Karma means action, work or deed. In simple terms, If a person does good things in his life, we can say he has done good Karma and if a person does wrongful acts in his life, we can say that he has done bad karma.
Bhakti in true sense means attachment to god. It can be expressed in various forms like offering prayer to god, lighting a lamp in front of god and doing abhishekams and archanas. Any manner of bhakti only if it practiced in true sense, it will blossom. God expects a true bhakti from his devotee. He will be satisfied even if his devotee offers a flower or tulsi with true devotion. Expensive bhakti is not attracted by god. God stays outside the house of a poor devotee who performs a simple pooja than that of a rich devotee who performs an expensive pooja.
Good deeds contribute to good karma and happier rebirths, while bad intent and bad deeds contribute to bad karma and bad rebirths.
Karma cannot be totally avoided. It all depends on a person’s fate also. But he has to apply his mind, while doing an action, whether it is good or bad?
Though whatever is written in our head will be applicable at the relevant times, we have also apply our mind and should think, whether doing a particular activity will cause good or bad to us?
We can seek the Almighty’s help at that time. To some extent, the severity of fate written on our head will be changed. This can be done only by having proper faith on god. It not depends on religion.
Whatever religion may be, if a person worships his or her god in his or her religion with utmost faith and devotion, the problems occurs in future will be reduced to some extent. Instead of suffering for one year, his sufferings will be reduced to one month, one week, one day or even one hour. It all depends on how he believes his or her god.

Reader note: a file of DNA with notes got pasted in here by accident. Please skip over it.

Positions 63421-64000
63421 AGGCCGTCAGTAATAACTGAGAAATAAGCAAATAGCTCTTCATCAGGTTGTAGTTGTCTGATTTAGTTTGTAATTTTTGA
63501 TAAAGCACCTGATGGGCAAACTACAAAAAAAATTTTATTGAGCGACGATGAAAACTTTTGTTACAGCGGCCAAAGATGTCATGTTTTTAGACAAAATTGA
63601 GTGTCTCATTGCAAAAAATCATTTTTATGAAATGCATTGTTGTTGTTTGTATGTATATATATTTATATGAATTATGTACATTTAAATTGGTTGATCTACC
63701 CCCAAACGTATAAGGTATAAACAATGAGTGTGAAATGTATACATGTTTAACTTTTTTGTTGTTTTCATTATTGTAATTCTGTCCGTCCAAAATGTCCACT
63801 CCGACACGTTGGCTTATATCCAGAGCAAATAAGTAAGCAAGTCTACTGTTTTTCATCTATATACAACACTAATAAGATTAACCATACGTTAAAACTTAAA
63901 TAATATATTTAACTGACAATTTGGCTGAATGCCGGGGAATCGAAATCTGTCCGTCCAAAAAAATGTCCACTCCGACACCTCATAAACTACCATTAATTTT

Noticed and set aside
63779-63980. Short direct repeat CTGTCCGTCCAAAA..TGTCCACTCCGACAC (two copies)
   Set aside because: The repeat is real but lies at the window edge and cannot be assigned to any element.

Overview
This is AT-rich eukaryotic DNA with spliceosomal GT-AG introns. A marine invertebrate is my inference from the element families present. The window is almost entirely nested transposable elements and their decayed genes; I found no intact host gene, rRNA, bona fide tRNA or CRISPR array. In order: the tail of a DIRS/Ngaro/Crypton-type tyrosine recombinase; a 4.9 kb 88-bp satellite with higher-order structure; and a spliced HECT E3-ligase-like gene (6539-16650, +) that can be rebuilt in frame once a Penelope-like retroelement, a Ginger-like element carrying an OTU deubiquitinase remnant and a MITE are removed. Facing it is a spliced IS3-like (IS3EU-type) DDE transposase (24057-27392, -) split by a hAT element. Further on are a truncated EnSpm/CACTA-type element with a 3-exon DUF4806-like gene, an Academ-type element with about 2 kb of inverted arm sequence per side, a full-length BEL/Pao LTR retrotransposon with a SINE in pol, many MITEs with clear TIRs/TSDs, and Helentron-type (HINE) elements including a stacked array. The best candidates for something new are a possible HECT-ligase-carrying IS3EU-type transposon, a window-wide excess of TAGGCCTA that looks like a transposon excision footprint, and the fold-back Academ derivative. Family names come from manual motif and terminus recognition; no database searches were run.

Karma in the present affects one’s future in the current life, as well as the nature and quality of future lives.
With true bhakti, we can attain sakthi(Power) and in due course of time we can attain mukti also.
One can attain sakthi and mukti only with true bhakti.
Bhakti literally mean faith, love, devotion, worship and purity. In Hinduism, it refers to devotion to, and love for, a personal god or a representational god by a devotee. In ancient texts, the term simply means devotion and love for any endeavour, while in the Bhagavad Gita, it connotes one of the possible paths of spirituality and towards moksha, as in bhakti marga.
Bhakti in Indian religions is “emotional devotionalism”, particularly to a personal god or to spiritual ideas. The term also refers to a movement, pioneered by Alvars and Nayanars, that developed around the gods Vishnu (Vaishnavism), Brahma (Brahmanism), Shiva (Shaivism) and Devi (Shaktism) in the second half of the 1st millennium CE. It grew rapidly in India after the 12th century in the various Hindu traditions.
The Upanishad, dated to be from 1st millennium BCE, uses the word Bhakti as follows,
He who has highest Bhakti of Deva (God),
just like his Deva, so for his Guru (teacher),
To him who is high-minded,
these teachings will be illuminating.
— Shvetashvatara Upanishad 6.23
Karma theory as a concept, shares certain common themes: causality and rebirth.
Our own deeds lead to like effects. Thus good karma produces good effect. While bad karma produces bad effect.
One’s karma affects one’s happiness and unhappiness. The effect of karma need not be immediate; the effect of karma can be later in one’s current life, and in some circumstances, it extends to future lives.
Karma seeds habits, and habits create the nature of man. Karma also seeds perception and perception influences how one experiences in his life.
Both habits and perception affect the course of one’s life. Breaking bad habits is not easy: it requires conscious karmic effort.
The idea of karma may be compared to the notion of a person’s “character”, as both are an assessment of the person and determined by that person’s habitual thinking and acting.
Thus it can be concluded, that with true bhakti, we can reduce our bad karma and increase good karma. This is possible only with sincere devotion to god and also by showing love and affection to others.
Originally Published: www.hindudevotionalblog.com